“I believe given the chance, he could be an asset to any community. ” Pat book, Catahoula Correctional Center warden
Years after he shot and killed a man in front of his family’s Baton Rouge store, convicted killer Linh Nguyen now has the support of his trial judge, his warden, his pastor, a congressman and the entire Louisiana Board of Pardons in seeking relief on a 25-year prison sentence.
The only supporter he still needs is Gov. Bobby Jindal, who has let the Pardon Board’s unanimous recommendation for immediate parole eligibility sit on his desk for six years without taking action on it.
Jindal’s signature could help spring Nguyen from prison earlier than his 2021 release date.
Then, the Louisiana Department of Corrections cracked open Nguyen’s case last month and noticed something that the Pardon Board missed: Nguyen isn’t a U.S. citizen. Even if pardoned, Nguyen may remain behind bars.
“The Department received new information about his citizenship status and a detainer has been placed on the offender. Given the new information, his file is being sent back to the Pardon Board for review,” the department’s spokeswoman, Pam Laborde, said by email.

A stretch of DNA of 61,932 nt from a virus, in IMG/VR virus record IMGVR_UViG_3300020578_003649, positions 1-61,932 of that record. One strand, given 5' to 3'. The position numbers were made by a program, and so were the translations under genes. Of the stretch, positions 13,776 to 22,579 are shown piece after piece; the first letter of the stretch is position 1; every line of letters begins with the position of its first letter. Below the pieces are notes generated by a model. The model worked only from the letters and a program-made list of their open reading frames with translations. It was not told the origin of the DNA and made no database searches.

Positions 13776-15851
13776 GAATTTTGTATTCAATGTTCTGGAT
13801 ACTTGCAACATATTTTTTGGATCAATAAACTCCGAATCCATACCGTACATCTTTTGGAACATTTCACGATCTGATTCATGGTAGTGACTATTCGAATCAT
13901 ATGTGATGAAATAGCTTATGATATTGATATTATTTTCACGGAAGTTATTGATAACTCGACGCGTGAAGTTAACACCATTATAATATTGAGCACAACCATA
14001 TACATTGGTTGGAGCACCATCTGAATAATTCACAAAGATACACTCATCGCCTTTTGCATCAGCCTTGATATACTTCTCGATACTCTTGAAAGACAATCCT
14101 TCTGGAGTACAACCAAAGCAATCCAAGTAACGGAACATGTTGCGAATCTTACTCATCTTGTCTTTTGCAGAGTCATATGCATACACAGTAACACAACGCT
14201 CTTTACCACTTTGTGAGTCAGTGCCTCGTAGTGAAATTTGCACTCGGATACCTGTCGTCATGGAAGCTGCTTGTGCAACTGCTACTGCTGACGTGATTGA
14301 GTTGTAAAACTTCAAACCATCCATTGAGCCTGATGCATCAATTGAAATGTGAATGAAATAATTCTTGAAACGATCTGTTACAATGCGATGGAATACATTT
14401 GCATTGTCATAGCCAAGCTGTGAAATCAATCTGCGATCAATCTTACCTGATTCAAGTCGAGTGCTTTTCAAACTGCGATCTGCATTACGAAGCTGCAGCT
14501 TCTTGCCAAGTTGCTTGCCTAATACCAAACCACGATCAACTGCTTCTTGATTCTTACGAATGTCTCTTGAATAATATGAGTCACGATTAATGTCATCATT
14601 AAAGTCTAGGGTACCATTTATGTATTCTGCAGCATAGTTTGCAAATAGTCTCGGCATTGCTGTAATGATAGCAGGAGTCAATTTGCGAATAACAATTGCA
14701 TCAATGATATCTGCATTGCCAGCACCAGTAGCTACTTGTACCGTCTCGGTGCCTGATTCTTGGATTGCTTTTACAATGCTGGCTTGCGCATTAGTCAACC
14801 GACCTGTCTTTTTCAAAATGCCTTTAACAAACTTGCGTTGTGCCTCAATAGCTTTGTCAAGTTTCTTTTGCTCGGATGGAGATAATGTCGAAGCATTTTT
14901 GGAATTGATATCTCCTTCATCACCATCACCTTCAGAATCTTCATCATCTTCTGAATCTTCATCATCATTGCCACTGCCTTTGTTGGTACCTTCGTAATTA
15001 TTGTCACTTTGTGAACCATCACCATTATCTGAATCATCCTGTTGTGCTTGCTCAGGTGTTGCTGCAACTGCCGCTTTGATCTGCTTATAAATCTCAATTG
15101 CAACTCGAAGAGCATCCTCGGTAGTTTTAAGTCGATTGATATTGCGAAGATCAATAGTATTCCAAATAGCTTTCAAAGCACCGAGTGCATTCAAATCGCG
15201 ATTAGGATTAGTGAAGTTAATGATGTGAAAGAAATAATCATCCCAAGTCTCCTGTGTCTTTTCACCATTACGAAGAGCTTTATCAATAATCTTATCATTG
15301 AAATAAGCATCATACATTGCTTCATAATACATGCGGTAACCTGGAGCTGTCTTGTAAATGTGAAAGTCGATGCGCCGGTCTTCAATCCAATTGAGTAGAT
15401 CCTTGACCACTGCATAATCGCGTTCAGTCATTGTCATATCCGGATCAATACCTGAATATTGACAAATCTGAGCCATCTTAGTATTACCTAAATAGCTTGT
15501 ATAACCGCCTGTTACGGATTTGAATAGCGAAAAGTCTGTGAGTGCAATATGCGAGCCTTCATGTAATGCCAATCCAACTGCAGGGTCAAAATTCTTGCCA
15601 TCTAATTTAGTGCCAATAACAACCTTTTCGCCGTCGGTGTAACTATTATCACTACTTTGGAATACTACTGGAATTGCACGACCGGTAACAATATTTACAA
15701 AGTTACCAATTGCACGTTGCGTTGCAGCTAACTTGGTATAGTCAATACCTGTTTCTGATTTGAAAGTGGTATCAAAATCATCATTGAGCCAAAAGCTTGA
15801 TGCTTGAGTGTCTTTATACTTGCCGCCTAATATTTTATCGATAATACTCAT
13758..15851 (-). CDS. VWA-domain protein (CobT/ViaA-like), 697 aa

The discovery could free the governor of making a decision in a high-profile case that ignited racial tensions between the Vietnamese and black communities. It also puts Nguyen into a whole new quandary.
Nguyen, now 41, attended LSU, speaks English and once worked in his family’s Plank Road convenience store in Baton Rouge. But he was born in Vietnam and apparently never became a U.S. citizen.
In 2013, several years after obtaining the Pardon Board’s support, a frustrated Nguyen contacted the Jindal administration about the status of the governor’s decision on the recommendation. The governor’s executive counsel, Thomas L. Enright Jr., wrote back that “There is no time limitation as to when the Governor makes a decision on a Pardon Board recommendation.”
Nguyen also filed a motion to amend or modify his sentence late last year. A few weeks later — 14 years after he went to prison for manslaughter — U.S. Immigration and Customs Enforcement placed a detainer on him. Upon his release, Nguyen will be turned over to ICE for possible deportation.